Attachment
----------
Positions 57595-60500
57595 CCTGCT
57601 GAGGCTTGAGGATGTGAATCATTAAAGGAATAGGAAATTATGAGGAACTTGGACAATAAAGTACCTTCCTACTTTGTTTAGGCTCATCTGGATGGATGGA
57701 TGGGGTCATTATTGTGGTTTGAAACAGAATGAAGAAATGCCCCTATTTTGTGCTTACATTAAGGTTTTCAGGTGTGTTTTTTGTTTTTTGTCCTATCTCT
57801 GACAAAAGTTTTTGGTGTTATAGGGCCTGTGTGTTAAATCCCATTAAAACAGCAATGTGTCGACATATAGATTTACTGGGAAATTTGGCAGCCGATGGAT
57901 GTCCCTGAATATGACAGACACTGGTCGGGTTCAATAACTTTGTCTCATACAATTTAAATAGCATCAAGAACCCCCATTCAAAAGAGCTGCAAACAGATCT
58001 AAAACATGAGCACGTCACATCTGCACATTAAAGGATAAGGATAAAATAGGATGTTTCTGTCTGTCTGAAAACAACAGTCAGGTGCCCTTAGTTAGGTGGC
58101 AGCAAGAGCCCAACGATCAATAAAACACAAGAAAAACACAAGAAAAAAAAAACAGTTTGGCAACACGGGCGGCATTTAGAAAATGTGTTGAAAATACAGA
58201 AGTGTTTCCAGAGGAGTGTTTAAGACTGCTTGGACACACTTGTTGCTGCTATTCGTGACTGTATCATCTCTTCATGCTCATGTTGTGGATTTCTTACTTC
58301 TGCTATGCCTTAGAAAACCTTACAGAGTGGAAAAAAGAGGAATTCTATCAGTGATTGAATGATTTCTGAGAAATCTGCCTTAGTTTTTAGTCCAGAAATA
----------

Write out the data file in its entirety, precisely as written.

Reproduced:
Positions 57595-60500
57595 CCTGCT
57601 GAGGCTTGAGGATGTGAATCATTAAAGGAATAGGAAATTATGAGGAACTTGGACAATAAAGTACCTTCCTACTTTGTTTAGGCTCATCTGGATGGATGGA
57701 TGGGGTCATTATTGTGGTTTGAAACAGAATGAAGAAATGCCCCTATTTTGTGCTTACATTAAGGTTTTCAGGTGTGTTTTTTGTTTTTTGTCCTATCTCT
57801 GACAAAAGTTTTTGGTGTTATAGGGCCTGTGTGTTAAATCCCATTAAAACAGCAATGTGTCGACATATAGATTTACTGGGAAATTTGGCAGCCGATGGAT
57901 GTCCCTGAATATGACAGACACTGGTCGGGTTCAATAACTTTGTCTCATACAATTTAAATAGCATCAAGAACCCCCATTCAAAAGAGCTGCAAACAGATCT
58001 AAAACATGAGCACGTCACATCTGCACATTAAAGGATAAGGATAAAATAGGATGTTTCTGTCTGTCTGAAAACAACAGTCAGGTGCCCTTAGTTAGGTGGC
58101 AGCAAGAGCCCAACGATCAATAAAACACAAGAAAAACACAAGAAAAAAAAAACAGTTTGGCAACACGGGCGGCATTTAGAAAATGTGTTGAAAATACAGA
58201 AGTGTTTCCAGAGGAGTGTTTAAGACTGCTTGGACACACTTGTTGCTGCTATTCGTGACTGTATCATCTCTTCATGCTCATGTTGTGGATTTCTTACTTC
58301 TGCTATGCCTTAGAAAACCTTACAGAGTGGAAAAAAGAGGAATTCTATCAGTGATTGAATGATTTCTGAGAAATCTGCCTTAGTTTTTAGTCCAGAAATA